Turkish and Egyptian


by Eva Cernik

Tülay Karaca

In its open-minded hunger for new information and change, the oriental dance community in America continues to delve deeper into the history of oriental dance. The search has led us to the realization that this dance has roots in the Goddess-worshiping religions of the Middle and Far East. Done to embody the attributes of the Goddess, it was a spiritual dance which expressed the desire to be fruitful and multiply, a theme common in many religious traditions. From this source, the dance has become tightly wound into the cultures of several different countries superimposed on the lands of the ancient Goddess cultures. Egypt is not the only country which can claim to be the source of the dance. However, many of the traditions alive in Egypt today resonate with the flavor of the ancient fertility rites.

At nearly every Egyptian wedding a “belly dancer” is retained. A photo is commonly taken of the bride and groom sitting with the dancer standing between them as they both place their hands on her belly, presumably hoping that some of her fertility will rub off on them. In the past, the dancer performed rather explicit copulatory movements exclusively for the virginal bride and her close female friends, with the intent of teaching and inspiring her for her wedding night. As time passed, customs and politics changed, and weddings became desegregated. Now the dancer performs for a mixed party, keeping her movements more modest and subtle. Although the dancer has moved from her role as teacher to one of entertainer, her role of inspiring couples has remained.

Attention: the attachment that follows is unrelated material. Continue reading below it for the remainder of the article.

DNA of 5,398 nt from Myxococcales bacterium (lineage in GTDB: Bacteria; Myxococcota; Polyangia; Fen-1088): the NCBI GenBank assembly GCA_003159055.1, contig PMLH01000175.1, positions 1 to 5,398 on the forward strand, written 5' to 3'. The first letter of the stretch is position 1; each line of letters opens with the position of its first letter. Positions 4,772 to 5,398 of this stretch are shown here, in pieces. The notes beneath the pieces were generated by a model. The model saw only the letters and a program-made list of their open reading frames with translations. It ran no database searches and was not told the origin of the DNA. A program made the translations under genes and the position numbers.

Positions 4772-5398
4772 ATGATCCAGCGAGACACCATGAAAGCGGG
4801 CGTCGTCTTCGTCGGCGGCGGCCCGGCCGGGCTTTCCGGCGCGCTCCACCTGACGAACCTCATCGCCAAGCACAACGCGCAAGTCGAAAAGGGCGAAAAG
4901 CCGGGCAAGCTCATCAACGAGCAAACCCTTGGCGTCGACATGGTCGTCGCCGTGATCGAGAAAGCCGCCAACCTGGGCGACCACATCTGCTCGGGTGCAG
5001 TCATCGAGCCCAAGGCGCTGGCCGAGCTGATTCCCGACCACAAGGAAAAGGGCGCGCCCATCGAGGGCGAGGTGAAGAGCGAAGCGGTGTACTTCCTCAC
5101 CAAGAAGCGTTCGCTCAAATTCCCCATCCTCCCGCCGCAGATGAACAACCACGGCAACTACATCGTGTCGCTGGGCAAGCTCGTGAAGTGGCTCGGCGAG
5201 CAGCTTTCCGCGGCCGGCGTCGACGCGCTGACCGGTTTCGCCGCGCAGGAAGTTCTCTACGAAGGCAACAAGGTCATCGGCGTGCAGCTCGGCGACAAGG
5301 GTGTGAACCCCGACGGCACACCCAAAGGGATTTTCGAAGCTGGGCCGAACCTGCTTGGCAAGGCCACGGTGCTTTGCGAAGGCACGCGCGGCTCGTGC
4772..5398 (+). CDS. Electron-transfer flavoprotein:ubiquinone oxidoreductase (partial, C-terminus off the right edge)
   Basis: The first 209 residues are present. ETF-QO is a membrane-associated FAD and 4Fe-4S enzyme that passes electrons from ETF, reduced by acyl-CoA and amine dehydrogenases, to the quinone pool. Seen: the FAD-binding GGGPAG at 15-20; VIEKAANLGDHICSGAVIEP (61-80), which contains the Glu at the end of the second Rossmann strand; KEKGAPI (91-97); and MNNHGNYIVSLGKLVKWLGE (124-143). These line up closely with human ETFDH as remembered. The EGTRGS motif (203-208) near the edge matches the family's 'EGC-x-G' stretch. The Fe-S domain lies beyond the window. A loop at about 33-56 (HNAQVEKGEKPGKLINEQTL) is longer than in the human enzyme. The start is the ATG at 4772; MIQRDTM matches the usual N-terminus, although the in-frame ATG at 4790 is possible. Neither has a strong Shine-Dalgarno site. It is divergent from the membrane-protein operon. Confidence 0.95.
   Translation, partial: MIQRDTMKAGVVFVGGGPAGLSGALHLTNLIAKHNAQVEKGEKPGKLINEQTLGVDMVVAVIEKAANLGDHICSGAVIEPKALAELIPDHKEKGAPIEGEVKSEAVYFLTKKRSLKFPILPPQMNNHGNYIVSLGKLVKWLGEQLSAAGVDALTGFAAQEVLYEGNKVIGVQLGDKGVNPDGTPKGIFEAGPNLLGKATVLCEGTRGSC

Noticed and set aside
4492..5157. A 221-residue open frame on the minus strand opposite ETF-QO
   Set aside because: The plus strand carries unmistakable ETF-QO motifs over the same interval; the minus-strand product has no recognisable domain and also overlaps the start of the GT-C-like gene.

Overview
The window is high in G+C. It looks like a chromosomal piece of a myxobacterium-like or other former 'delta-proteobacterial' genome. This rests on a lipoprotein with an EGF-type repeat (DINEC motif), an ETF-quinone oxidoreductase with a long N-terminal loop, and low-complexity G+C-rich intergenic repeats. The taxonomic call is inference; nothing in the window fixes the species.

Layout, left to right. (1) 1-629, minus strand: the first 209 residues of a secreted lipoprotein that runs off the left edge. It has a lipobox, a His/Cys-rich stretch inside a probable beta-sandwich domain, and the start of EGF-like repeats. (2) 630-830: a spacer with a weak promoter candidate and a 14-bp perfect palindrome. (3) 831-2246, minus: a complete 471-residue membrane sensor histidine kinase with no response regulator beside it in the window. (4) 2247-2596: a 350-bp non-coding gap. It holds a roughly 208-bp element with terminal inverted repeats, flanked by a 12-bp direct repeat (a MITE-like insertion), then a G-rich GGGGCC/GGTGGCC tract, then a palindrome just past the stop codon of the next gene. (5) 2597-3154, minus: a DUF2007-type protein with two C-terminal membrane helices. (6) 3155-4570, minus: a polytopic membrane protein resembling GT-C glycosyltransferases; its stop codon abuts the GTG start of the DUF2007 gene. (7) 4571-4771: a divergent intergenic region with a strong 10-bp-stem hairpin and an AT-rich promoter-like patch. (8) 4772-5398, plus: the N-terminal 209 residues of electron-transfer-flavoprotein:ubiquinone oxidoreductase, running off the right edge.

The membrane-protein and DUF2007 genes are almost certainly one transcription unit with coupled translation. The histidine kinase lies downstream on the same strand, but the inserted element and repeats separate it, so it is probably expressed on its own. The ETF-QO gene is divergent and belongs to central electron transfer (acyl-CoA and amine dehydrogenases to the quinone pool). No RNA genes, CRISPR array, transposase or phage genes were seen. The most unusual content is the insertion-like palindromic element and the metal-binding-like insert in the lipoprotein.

The expression of this tradition has been affected by the various cultural attitudes and governmental policies of the countries in which it has developed. This is especially evident when one compares oriental dance in Egypt and Turkey. The laws in Egypt control public performance much more than Turkish law. In fact, in the area of “morals,” Turkish law is far more lenient than Egyptian law. Egypt even has a “morals police” called the “Adeb.” An American friend in Cairo had some rehearsals at her apartment for her folklore troupe. There were young men and women coming and going from her place. The Adeb came in and caught them “in the act” of a perfectly innocent dance rehearsal. Since my post card (in belly dance costume) was stuck up on her mirror, they took it as evidence of immoral intentions in that apartment.